The Lettings Sector is Not all Bad

Now more than ever, the spotlight is well and truly on the Private Rented Sector, every aspect of the lettings process is being scrutinised. Since the announcement by Philip Hammond in last year's Autumn Statement, the Lettings Industry appears to feature daily in national & trade press. The content of the Queen's Speech made reference to the sector, the Debate in Westminster at the beginning of September saw 12 MPs analysing the private rented sector and in particular, letting agents; Sajid Javid's speech at the Conservative Party Conference and his announcement this week, proposed regulation of Letting Agents. Never before have we witnessed such an onslaught on the Sector.

There will be those of you reading this who will insist that I am biased because we work with Letting Agents, Private Landlords, Local Authorities, Housing Associations, Corporate Landlords, but whilst everyone is entitled to an opinion , these organisations and people CHOOSE to work with us. They are NOT bound by law to invest in training; they are NOT bound by law to study for BTEC Diploma which consists of 1eighteen 1,000 word assignments & a 3 hour exam; they are NOT bound by law to seek advice; they are NOT bound by law to ensure their staff are trained.

The Letting Agents & Property Managers we work with made the decision a long time ago that they would run their businesses in a compliant, diligent and professional manner, and yet we do NOT hear a great deal about the exceptional work they do. We advise and support clients to ensure they are protected so that they can, in turn, protect their clients.

I spend my working days with lettings agents and their teams; whether I work with company owners, directors, partners, negotiators, administrators, property managers, maintenance contractors - they are truly serious about their businesses and every day we discuss the impact of the tenant fee ban and the way in which legislation will change the face of the industry forever.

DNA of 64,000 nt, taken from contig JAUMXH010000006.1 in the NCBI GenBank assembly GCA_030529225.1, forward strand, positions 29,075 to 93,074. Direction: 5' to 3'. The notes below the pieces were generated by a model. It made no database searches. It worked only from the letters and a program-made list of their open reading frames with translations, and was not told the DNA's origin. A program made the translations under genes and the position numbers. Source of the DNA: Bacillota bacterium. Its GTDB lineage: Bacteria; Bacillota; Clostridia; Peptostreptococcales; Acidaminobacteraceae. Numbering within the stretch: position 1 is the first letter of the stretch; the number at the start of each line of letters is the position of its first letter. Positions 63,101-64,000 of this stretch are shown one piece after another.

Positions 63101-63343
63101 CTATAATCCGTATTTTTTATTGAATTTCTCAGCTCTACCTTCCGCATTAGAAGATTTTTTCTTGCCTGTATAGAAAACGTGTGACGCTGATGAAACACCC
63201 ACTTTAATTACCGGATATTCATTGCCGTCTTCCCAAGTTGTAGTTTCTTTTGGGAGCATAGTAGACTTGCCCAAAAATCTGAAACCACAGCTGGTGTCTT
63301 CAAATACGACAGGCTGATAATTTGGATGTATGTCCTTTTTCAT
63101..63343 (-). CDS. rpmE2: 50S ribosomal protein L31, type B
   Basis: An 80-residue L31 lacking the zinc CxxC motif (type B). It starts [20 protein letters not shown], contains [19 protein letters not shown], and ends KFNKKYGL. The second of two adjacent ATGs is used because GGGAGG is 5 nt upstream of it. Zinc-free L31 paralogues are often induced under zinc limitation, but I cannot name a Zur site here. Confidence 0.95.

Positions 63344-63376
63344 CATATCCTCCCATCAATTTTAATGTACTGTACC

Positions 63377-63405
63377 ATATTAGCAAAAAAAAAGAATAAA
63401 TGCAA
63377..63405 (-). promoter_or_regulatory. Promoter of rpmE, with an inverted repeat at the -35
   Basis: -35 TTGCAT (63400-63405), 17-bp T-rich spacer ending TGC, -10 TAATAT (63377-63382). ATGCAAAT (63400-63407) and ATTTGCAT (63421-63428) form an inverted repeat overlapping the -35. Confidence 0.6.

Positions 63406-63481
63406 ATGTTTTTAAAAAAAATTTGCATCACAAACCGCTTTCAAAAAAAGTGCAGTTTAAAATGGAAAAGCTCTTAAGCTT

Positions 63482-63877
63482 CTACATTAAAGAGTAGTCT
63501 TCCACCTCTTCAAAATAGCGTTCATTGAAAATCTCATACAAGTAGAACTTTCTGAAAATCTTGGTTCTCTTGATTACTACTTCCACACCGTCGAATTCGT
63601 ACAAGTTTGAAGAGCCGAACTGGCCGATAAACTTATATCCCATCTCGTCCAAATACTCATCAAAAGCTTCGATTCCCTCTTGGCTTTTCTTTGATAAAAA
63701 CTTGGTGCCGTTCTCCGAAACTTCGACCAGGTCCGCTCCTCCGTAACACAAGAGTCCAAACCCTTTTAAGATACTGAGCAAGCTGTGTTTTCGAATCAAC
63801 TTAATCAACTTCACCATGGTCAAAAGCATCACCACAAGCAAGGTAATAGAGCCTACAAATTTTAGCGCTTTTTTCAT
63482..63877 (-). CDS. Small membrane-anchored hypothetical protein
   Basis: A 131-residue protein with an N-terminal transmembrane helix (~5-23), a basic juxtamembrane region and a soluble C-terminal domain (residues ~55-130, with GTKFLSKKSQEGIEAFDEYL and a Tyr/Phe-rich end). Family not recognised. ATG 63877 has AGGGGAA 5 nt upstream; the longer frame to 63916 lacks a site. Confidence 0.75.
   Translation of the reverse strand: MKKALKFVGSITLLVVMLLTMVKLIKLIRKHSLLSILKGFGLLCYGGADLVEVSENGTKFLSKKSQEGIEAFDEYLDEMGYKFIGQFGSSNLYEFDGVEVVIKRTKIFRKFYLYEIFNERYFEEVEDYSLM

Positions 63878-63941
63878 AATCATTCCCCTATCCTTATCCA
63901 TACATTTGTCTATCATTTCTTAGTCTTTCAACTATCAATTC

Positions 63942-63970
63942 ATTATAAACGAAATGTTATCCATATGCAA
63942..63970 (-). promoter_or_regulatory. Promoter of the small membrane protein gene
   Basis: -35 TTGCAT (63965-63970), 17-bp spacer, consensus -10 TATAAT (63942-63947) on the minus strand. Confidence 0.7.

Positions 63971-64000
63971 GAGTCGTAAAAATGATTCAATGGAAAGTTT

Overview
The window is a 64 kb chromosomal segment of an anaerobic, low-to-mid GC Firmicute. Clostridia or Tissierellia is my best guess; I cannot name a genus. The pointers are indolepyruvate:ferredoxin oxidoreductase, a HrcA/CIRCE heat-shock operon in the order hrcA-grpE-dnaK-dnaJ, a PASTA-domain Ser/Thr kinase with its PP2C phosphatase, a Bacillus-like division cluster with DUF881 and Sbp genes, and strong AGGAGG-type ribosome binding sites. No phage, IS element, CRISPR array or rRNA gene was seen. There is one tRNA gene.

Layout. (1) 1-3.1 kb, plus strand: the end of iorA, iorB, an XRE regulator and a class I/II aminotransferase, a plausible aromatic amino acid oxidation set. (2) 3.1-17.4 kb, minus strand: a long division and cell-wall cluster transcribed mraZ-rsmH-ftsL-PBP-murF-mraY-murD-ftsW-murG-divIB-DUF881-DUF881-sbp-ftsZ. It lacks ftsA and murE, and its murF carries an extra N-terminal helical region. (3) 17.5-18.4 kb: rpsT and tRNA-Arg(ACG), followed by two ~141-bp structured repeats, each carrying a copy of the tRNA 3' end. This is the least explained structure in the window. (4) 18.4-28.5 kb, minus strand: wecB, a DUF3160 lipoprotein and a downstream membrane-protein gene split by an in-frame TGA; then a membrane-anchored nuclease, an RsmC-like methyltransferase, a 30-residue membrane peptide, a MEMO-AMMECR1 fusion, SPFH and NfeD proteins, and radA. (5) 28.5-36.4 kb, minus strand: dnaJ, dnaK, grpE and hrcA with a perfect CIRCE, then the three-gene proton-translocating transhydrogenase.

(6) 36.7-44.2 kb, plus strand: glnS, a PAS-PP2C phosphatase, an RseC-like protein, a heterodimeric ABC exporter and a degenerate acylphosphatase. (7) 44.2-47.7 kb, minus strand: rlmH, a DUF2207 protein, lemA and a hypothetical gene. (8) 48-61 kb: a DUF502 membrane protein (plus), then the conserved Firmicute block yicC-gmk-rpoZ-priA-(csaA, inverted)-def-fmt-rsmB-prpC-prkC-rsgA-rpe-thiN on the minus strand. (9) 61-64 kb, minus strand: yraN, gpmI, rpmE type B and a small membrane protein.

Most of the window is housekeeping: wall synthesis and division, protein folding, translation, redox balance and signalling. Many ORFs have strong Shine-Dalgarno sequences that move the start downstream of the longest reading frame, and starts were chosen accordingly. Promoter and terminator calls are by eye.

What does the future hold?

  1. Fees charged to the landlord client are too LOW. The average day rate charged to landlords equates to £2.17. We discuss the obligations of the letting agent and how they are a conduit for their clients to ensure that landlords are compliant with approximately 300 pieces of Statute. The letting agent minimises the risk on so many levels for the landlords and goodness knows how many business owners, directors, managers stress about the possibility of falling foul of the penalties for non-compliance.
  2. The average small-medium sized independent will lose approximately £50,000.00 in revenue when the Tenant Fee Ban is introduced. If you have not done the calculations, then do so now. Ostrich syndrome will not help.
  3. There may be a bidding war among letting agents, yet I do not understand how a letting agent will continue offering 5% for a fully managed service.Some letting agents WILL disappear.
  4. There will be many opportunities to take over existing businesses. We are seeing not just corporates and franchise organisations going on buying sprees, but also smaller agencies.
  5. All services offered to tenants will have to be reassessed.
  6. The implications of capped security deposits and capped holding deposits will have to be considered
  7. Letting Agents will have to consider the value of their worth in relation to the work that they do for their landlord clients.

I have been doing what I do for 13 years. We have clients who were start ups, well-established letting agents, corporates, franchisees - we are privileged to work with people who take what they do very seriously indeed and just like me, are passionate about what they do and are great ambassadors for the Letting Industry.

They do not need to be convinced that regulation for letting agents is a positive; they understand the impact of change because they are constantly updating and re-training; they need to be congratulated on the work that they do.

Susie Crolla CEO